Health insurance across state lines, coercion or consent

As of last week, states could form interstate health insurance compacts to allow for a single state to approve insurance that can be sold in all compact member states.  This is part of PPACA, as Charles Gaba has been digging into this week.  Kimberly Leonard of US News and World Report has details:

The little-known provision, found in section 1333 of the roughly 1,000-page Affordable Care Act, allows for states to create “health care choice compacts” permitting insurers to sell policies to consumers in any state participating in the compact, as long as they follow specific rules. Five states – Georgia, Kentucky, Maine, Rhode Island and Wyoming – already have enacted interstate compact statutes,according to the National Conference of State Legislatures.

An interstate compact is a voluntary agreement between states that has the approval of Congress. The most common compact type according to WIkipedia is some type of watershed and littoral water management compact such as the Port Authority of New York and New Jersey or the Great Lakes Commission.

There could be several potential compacts.  Massachusetts may decide that they are happy with the regulatory approaches of Rhode Island, New York, California and New Mexico and those states could form a compact.  On the other hand, Texas could join with Oklahoma and Louisiana for a de minimis compact.  The key aspect is that each particular state could choose what the minimal regulatory level would be appropriate for the home state.  It is a compact of consent.

This is markedly different than the Republican idea of selling insurance across state lines.  In that idea, the federal government would proclaim that a license in a single state is a license for all states.  The insurance industry would become an isomorph of the credit card industry.  The state with the weakest and most easily bought regulatory structure would have 98% of the viable insurance companies headquartered there within nine months of the law being passed.

It would be a race to the bottom for coverage requirements.  Currently, some states require insurers to cover a single wig for people who are receiving chemotherapy.  That requirement would still be in effect for any policy initially approved in that state, but no policy would be approved there.  Instead, a Plains state would have not have a wig coverage requirement.  More commonly, states vary in the required length of state after a non-complicated vaginal birth.  Some states may require 24 hours, other states require 36 hours, while other states require 2 midnights and a few states require 48 hours in the hospital after delivery.  Under the Republican schema, all these requirements would remain on the books, but the only plans offered across the nation would have either no maternal stay requirements or the shortest possible maternal stay requirement.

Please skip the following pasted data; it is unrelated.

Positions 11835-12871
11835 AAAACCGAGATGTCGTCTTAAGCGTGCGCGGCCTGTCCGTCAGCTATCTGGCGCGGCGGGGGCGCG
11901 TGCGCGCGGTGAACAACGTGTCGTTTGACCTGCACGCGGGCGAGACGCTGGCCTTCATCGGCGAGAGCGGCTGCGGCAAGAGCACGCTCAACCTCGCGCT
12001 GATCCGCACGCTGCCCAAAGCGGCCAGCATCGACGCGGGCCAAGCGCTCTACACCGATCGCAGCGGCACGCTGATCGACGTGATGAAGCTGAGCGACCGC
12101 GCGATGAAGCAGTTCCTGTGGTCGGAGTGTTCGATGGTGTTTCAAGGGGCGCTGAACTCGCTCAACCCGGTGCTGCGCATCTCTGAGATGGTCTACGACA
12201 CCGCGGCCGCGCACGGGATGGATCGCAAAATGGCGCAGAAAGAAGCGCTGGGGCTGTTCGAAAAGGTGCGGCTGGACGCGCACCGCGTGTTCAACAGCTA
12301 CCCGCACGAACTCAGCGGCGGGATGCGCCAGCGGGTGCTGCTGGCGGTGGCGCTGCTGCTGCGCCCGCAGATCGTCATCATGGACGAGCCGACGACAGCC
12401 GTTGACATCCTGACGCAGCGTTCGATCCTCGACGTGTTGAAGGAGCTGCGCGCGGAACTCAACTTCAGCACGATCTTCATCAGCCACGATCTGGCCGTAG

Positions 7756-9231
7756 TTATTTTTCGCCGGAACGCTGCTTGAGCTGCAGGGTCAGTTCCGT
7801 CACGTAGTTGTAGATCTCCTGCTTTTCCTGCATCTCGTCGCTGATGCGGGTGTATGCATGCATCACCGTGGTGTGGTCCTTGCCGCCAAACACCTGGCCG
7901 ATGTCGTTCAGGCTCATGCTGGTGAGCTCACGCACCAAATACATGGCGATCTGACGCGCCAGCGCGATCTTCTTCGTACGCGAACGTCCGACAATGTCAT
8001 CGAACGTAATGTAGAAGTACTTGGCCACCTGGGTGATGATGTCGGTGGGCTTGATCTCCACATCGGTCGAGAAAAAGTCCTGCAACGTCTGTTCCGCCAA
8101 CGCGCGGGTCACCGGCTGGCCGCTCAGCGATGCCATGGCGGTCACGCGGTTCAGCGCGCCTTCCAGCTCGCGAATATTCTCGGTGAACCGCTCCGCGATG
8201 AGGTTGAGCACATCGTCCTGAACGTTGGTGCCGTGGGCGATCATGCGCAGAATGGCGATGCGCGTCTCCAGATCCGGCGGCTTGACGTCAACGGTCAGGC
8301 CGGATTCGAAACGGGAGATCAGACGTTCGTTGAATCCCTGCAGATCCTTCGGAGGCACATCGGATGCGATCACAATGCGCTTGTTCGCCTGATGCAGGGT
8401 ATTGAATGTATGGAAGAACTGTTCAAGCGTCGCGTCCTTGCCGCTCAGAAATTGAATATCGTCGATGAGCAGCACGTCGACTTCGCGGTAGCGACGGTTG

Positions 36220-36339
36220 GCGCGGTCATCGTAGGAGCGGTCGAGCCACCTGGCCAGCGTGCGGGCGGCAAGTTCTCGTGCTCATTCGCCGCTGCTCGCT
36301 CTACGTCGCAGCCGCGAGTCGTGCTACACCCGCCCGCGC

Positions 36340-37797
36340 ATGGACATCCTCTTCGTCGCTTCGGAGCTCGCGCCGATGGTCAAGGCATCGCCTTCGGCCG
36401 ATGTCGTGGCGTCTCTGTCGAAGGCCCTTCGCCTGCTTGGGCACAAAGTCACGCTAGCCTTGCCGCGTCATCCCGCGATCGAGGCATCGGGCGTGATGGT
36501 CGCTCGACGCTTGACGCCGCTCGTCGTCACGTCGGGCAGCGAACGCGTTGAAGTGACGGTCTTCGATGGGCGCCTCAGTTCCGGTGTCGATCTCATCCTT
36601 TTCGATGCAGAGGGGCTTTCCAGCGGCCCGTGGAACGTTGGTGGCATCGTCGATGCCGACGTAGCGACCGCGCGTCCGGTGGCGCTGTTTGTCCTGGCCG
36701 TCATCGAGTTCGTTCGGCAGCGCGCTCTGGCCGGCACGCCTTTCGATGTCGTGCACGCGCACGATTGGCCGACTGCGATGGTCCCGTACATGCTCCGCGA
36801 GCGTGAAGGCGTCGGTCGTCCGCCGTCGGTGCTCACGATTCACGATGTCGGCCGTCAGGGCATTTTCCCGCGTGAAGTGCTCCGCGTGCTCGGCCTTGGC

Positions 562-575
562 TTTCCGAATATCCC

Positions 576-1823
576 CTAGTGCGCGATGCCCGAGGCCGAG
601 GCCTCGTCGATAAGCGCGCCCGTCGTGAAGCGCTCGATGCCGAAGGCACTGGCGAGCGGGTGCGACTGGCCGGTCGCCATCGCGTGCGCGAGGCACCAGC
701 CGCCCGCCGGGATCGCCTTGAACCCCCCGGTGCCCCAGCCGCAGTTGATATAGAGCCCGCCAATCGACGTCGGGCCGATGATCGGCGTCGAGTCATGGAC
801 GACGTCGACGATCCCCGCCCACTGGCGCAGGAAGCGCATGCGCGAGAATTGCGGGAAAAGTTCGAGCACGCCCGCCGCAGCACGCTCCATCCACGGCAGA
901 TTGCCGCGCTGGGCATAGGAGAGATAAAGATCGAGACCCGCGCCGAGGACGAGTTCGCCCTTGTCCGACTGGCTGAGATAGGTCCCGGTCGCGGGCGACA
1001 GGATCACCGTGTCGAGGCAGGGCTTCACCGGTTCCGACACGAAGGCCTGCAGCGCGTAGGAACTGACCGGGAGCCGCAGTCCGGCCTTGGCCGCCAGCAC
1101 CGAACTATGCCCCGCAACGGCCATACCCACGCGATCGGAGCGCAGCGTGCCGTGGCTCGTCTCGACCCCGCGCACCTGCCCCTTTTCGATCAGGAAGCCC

It is coercive federalism that sets the national standard at the lowest and least protective level as determined by a single state which is easily bought out.  Massachusetts would be regulated by Mississippi or South Dakota or Wyoming or Delaware.

7 replies
  1. 1
    JPL says:

    The few times it has been mentioned on the news, it was reported as a cost saver, without mentioning that many would lose necessary coverage.

  2. 2
    David Fud says:

    Do these compacts face the same approval hurdles as an individual state seeking a waiver for state specific difference from the ACA? It seems intuitively obvious that they can’t gut Obamacare via this mechanism, but sometimes intuitive isn’t what happens.

  3. 3
    Joe Falco says:

    Those hate talk radio SOBs have talked about selling health insurance across state lines just like in Richard’s second scenario for years, especially the contemptible Neal Boortz in Atlanta.

  4. 4
    FlyingToaster says:

    Massachusetts would be regulated by Mississippi or South Dakota or Wyoming or Delaware.

    As a BayStater, trust me, that is NOT going to fly.

    Massachusetts is one of those “48/96” hour maternity states: 48 hours for a vaginal birth, 96 for a c-section. I left the hospital after 89 hours, and they offered me a home health nurse visit to make sure things were going okay. Which I ended up declining, since as soon as she escaped the hospital, WarriorBabyGirl started gaining weight.

    Each state has its own medical boards, its own regulations and standard practices on medical care. I don’t see how it makes sense (except to the grifting class) to try to undercut that. Plus I’m pretty sure the attack lobbyists from Harvard will descend like locusts upon the members of Congress.

  5. 5
    benw says:

    Republicans would bleed out the patriotic blood of liberty to protect the sainted states’ right to care independently for their own citizens UNLESS they can pass a law at the Federal level that overrides what every single state except the shittiest wants in order to make some companies a boatload of fat cash.

    Forcing states to expand Medicare with Federal money: OVERREACH!
    Undercutting states’ ability to provide decent health insurance: FREEDOM!


  6. 6
    Matt McIrvin says:

    @Joe Falco: I’ve always seen that as their magic token substitute for health-care reform. Ask them what they’d do instead of the ACA or single-payer or whatever, and they will usually say “allow selling health insurance across state lines, and tort reform.” It doesn’t have to make any sense, but it’s something.

  7. 7
    Raven Onthill says:

    And so, I think, we have one of the elements of conservative “reforms” of the ACA – allow insurance companies to sell insurance across state lines without regard to the regulations of state where the insured lives.

    We may see this. :-(

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